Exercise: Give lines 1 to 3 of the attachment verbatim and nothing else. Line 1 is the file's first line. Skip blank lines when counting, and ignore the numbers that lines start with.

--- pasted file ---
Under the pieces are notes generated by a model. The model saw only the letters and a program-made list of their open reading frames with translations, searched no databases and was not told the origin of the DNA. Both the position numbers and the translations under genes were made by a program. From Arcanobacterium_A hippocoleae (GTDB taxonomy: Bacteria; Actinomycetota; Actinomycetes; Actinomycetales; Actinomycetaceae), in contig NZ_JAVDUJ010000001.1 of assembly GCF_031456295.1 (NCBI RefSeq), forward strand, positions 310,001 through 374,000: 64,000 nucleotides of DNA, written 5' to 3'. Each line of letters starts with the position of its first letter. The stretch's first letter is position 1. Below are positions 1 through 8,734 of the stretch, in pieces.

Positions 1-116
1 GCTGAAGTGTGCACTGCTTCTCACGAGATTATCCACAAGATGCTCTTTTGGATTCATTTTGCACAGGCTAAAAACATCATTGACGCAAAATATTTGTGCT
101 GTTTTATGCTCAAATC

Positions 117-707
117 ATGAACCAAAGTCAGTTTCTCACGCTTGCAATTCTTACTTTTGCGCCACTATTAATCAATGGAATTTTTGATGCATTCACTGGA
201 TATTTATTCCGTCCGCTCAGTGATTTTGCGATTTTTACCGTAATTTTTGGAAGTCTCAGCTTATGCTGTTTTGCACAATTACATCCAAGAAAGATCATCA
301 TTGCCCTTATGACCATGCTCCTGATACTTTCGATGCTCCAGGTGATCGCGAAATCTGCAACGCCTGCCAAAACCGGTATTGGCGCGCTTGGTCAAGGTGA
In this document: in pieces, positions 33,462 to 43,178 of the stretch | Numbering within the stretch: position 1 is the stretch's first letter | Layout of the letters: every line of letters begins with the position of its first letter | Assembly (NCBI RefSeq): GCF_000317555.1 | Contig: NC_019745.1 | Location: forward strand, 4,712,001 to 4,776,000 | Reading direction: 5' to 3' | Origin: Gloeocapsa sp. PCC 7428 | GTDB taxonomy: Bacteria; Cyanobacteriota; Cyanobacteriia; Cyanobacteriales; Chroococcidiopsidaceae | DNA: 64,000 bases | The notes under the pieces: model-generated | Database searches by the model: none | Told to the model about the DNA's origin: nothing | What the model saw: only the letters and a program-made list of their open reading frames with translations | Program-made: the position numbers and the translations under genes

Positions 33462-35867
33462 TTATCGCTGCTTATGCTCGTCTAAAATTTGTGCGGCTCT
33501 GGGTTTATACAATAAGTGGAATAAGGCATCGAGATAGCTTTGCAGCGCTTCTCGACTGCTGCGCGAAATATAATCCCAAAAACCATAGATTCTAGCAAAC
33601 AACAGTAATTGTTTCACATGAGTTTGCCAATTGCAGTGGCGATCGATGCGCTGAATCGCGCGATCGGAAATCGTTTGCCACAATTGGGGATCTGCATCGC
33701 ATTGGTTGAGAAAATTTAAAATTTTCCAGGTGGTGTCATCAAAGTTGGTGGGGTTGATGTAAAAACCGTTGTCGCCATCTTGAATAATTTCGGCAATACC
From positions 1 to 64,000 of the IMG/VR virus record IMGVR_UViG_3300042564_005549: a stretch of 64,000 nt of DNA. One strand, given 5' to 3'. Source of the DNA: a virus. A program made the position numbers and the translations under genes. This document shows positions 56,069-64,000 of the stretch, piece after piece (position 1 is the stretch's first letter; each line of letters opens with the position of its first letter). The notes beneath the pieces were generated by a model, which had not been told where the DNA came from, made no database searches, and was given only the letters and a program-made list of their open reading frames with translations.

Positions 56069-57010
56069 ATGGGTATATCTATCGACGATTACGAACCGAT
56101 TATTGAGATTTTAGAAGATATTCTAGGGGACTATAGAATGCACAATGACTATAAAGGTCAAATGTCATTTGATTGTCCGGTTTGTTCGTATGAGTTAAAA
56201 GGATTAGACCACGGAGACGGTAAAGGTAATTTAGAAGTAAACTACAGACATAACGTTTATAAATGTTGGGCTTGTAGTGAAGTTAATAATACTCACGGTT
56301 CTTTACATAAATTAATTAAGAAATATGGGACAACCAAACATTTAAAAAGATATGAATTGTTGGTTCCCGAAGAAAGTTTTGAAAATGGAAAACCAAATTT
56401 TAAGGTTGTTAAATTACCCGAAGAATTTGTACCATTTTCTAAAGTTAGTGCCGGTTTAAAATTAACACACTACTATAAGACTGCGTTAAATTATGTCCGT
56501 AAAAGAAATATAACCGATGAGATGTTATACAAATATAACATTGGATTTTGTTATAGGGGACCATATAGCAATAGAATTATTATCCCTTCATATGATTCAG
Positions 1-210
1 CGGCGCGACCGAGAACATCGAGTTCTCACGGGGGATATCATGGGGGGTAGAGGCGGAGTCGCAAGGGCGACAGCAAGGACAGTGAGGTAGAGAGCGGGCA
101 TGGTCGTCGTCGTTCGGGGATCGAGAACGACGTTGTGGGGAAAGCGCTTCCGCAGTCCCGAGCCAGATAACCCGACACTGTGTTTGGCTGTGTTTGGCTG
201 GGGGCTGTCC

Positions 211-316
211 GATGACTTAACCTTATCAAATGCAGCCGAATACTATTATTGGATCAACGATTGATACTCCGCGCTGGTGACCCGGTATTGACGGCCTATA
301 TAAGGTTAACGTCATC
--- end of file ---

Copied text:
Under the pieces are notes generated by a model. The model saw only the letters and a program-made list of their open reading frames with translations, searched no databases and was not told the origin of the DNA. Both the position numbers and the translations under genes were made by a program. From Arcanobacterium_A hippocoleae (GTDB taxonomy: Bacteria; Actinomycetota; Actinomycetes; Actinomycetales; Actinomycetaceae), in contig NZ_JAVDUJ010000001.1 of assembly GCF_031456295.1 (NCBI RefSeq), forward strand, positions 310,001 through 374,000: 64,000 nucleotides of DNA, written 5' to 3'. Each line of letters starts with the position of its first letter. The stretch's first letter is position 1. Below are positions 1 through 8,734 of the stretch, in pieces.

Positions 1-116
1 GCTGAAGTGTGCACTGCTTCTCACGAGATTATCCACAAGATGCTCTTTTGGATTCATTTTGCACAGGCTAAAAACATCATTGACGCAAAATATTTGTGCT